Duets by Women Composers
Joys Abiding: Soprano & Baritone Duets by Historical Women Composers Dana Zenobi, soprano. Oliver Washington, baritone. Chuck Dillard, piano, harpsichord. Navona 6409 Total Time: 72:17 Recording: ****/**** Performance: ***/****
When teaching music appreciation courses, students are often struck at the lack of women composers but always curious about the ones that do appear (like Hildegard of Bingen, Fanny Hensel, and Amy Beach, and sometimes Barbara Strozzi). Enter this new release, Joy Abiding. The album is a collection of quite fine art songs by women composers covering a span of the Early Baroque into the modern era. Dana Zenobi and Oliver Worthington, the soloists here, are in the process of publishing an annotated anthology of some of this music which will be a welcome addition for young and old singers to discover. This album gathers together music by fifteen composers, a majority of them active in the height of the Art Song in the 19th Century.
Three songs by Rebecca Clarke (1886-1979) open this interesting recital. Clarke’s composition talents notwithstanding, she is also important as one of the first women to become a professional orchestral musician as an accomplished violist. These works seem to be from across her output with a blend of parlour style with neoclassicism. The album then moves us through a variety of 19th Century works, all duets, that are fine examples of the Art Song and which touch upon popular 19th Century themes. The album shifts from German to French settings which also allows for some immediate comparison of song style shaped by the language as well as recent trends in those musical traditions. Works by the Hensel, Chaminade ( a quite stunning piece), Beach, and Viardot-Garcia provide some touchpoints for more familiar composers and their works. There is also an early madrigal by Francesca Caccini (1587-1640) which gives us an early look at that song style. Later Barbara Strozzi (1619-1677) is also represented by another rare recording of a little duet. Listeners get a sense of the various text setting approaches and one can also tell that many of these women were accomplished pianists with the accompaniment being quite an equal partner in the 19th Century pieces here. The collection provides a fine variety of styles that all work well here in this recital. From classic art song strophic forms, to the parlor salon style, we are treated to a great variety.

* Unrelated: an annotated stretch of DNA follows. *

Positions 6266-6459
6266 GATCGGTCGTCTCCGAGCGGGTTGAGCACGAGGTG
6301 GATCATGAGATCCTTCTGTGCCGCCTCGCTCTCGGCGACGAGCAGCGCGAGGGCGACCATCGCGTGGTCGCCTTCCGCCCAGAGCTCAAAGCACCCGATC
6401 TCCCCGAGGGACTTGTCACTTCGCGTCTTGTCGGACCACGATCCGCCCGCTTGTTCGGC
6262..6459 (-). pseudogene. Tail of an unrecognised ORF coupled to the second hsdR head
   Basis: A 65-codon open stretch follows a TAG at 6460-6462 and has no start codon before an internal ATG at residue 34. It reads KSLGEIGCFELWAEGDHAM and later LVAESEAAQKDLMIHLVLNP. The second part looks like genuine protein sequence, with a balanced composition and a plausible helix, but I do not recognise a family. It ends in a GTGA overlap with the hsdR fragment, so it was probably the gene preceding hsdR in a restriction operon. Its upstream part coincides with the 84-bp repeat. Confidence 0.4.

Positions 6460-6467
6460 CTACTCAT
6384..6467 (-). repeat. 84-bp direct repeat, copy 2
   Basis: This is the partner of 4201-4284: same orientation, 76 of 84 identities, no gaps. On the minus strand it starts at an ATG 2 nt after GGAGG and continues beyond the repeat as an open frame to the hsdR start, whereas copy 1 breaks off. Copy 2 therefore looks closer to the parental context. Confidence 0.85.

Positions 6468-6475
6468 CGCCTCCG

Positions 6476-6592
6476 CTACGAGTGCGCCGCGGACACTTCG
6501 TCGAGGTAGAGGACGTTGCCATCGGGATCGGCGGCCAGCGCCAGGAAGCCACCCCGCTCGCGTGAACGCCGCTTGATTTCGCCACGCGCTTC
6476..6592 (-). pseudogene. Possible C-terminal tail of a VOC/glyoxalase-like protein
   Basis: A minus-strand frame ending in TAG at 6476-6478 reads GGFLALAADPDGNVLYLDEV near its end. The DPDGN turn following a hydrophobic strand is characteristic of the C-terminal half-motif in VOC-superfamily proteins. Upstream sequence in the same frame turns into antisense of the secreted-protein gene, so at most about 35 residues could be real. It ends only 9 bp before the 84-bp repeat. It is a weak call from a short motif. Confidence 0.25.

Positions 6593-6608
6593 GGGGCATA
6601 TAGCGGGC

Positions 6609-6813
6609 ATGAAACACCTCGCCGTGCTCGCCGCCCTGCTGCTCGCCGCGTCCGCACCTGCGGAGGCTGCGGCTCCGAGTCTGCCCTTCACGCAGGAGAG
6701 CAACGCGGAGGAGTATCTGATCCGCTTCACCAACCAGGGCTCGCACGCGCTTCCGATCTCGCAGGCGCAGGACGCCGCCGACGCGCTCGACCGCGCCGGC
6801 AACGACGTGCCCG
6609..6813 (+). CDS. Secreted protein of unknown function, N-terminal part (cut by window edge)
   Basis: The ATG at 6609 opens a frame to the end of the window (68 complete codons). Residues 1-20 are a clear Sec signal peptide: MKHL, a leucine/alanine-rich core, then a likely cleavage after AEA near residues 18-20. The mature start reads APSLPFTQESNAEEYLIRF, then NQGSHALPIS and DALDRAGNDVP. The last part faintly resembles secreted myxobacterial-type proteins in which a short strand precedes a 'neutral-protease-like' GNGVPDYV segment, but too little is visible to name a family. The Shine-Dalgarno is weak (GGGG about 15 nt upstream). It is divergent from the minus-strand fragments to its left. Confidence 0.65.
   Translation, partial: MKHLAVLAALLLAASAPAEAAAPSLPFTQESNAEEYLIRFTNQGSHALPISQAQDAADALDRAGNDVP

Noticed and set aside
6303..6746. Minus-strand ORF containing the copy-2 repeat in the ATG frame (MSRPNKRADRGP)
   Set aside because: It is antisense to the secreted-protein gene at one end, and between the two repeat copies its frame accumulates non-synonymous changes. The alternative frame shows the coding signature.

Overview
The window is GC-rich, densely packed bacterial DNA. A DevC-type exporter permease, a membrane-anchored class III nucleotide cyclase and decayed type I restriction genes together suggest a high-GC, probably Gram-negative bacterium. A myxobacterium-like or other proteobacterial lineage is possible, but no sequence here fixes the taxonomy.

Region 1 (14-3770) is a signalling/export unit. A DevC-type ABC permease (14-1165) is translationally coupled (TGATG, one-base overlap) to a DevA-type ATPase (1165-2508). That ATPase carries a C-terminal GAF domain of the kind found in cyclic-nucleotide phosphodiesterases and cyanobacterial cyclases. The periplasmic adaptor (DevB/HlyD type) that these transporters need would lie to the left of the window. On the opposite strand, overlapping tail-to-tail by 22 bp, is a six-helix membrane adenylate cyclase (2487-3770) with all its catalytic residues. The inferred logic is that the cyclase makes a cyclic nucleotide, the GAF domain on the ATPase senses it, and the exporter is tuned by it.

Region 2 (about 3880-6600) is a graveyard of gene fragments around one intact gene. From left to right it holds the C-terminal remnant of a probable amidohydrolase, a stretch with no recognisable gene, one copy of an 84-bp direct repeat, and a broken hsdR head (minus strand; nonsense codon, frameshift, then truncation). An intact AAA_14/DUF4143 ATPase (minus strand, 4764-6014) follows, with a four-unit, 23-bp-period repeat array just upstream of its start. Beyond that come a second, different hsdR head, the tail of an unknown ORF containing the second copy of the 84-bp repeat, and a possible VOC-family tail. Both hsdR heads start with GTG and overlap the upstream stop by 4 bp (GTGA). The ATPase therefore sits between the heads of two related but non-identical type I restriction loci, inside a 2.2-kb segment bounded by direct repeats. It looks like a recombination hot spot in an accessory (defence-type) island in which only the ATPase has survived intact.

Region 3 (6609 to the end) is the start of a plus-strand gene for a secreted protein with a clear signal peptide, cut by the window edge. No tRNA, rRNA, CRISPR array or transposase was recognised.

Joys Abiding is being released in both a digital and physical format. Texts are available online to follow if one prefers. The unfortunate part though is that there is not a lot of information about either these composers or their music which will make this a more esoteric collection at first. Performance shifts to unaccompanied part songs and the use of a harpsichord for the older music is also missing from the album information. However, perhaps it will encourage listeners to also go searching for more music by these women whose music can easily stand alongside their more famous contemporaries.